How to Improve your Career Prospects

Feb 8, 2021

Even with a good degree and work experience, you may have found that getting a good job offer can be difficult. Or, perhaps, you have found a point in your career where nothing seems to be progressing, or you feel you’d like to try something different. 

This post will explain a few useful factors to consider when career-building – they’ll help you to show off your skills a little more, impress interviewers, and build useful connections. Hopefully, by reading on, you’ll get some good ideas about how you can improve your career prospects.

#1: Improve your Soft skills

These are non-technical skills that can improve the way you do your work. These include social skills like debating as well as discipline, time management and flexibility. They are not specific to one job, but are helpful almost anywhere to make tasks smoother.

Most of these skills are not taught formally like school subjects. Instead, the best way to build them is to practice as often as you can. 

For example, you can practice your time management by jotting down a plan or schedule for a regular day – think carefully about how much time each activity is likely to take and ensure you have a contingency plan in case something takes much longer than it should.

Especially in the context of applying for jobs and interviewing, communication skills are perhaps the most important.

You need to be able to impress potential employers before you can land a job, and your standing with the company is only likely to be strengthened by better people skills, such as the ability to resolve conflicts, lead well, and work efficiently in a team.

#2: Build up your Network

This is a really useful method of boosting your career prospects. You can build a group of contacts who can answer your questions about a career path you’re considering, gain a source of advice for how to go about improving your prospects, and you can even connect to others’ networks via the people in your own network.

Meeting new people with new perspectives is always a source of insight.

For some people, networking comes naturally and they find themselves at home at busy events with many strangers. However, if you happen to be shy, meeting new people in these settings can be daunting. Nevertheless, a career-building network can be extremely valuable even for introverts; it may just take a little more work.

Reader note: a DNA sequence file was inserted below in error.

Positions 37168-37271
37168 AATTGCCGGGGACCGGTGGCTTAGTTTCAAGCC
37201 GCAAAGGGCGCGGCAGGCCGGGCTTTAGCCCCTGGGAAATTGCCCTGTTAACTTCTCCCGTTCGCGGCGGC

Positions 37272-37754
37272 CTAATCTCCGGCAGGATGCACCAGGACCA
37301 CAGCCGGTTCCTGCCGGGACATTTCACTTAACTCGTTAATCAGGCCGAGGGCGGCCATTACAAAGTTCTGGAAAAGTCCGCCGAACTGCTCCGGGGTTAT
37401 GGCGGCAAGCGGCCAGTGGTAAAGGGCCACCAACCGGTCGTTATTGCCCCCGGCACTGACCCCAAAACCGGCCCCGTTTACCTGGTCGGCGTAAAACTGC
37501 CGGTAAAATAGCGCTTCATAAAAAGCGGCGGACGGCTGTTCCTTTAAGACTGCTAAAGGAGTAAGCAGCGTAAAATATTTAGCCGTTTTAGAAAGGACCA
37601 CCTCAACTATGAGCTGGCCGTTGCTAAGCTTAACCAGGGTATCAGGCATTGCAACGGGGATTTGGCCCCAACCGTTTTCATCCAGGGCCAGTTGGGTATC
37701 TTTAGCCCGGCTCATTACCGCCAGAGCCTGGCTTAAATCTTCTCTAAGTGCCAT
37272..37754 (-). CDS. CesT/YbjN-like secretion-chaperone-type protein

The confidence that you gain from building skills in networking can be incredibly useful at interview too.

Useful resources:

TEDx Talks

# 3: Practice Interviews

Many people spend as little as 35 minutes preparing for an interview, but this just isn’t enough. Think about exams at school or university – you need to revise a lot longer than 35 minutes to expect good grades. 

You need to be ready for anything the interviewer might throw at you. Know your skills, consider how to apply them in the job, and perhaps most important know why you want the job in the first place. You need to be enthusiastic to stand out in the job market.

Communication skills are crucial to doing well at interview, so it’s worthwhile building the confidence to start impressing potential employers and improving your career prospects overall.

Asking questions at interview is incredibly important to show the company that you’re really interested and engaged with their business.

Useful resources:

#4: Job market resources

Lots of websites and companies exist for the sole purpose of helping people into the job market and improving their prospects. Most of them have lots of free resources you can use to look for jobs and think about what you want most out of your career. The most well-known ones are Prospects (for graduates), Reed and Indeed, but many others exist too.

Prospects has an entire section of the site focused on helping you to work out a career path you’re happy with: https://www.prospects.ac.uk/planner – it also has sections on apprenticeships, working abroad, etc.

Of course, Graduate Coach also provides a wealth of information about how to structure the different elements of your application, use skills and experience gained in the past to your advantage, communicate with employers, and many other aspects of the career building process. For example, try looking at: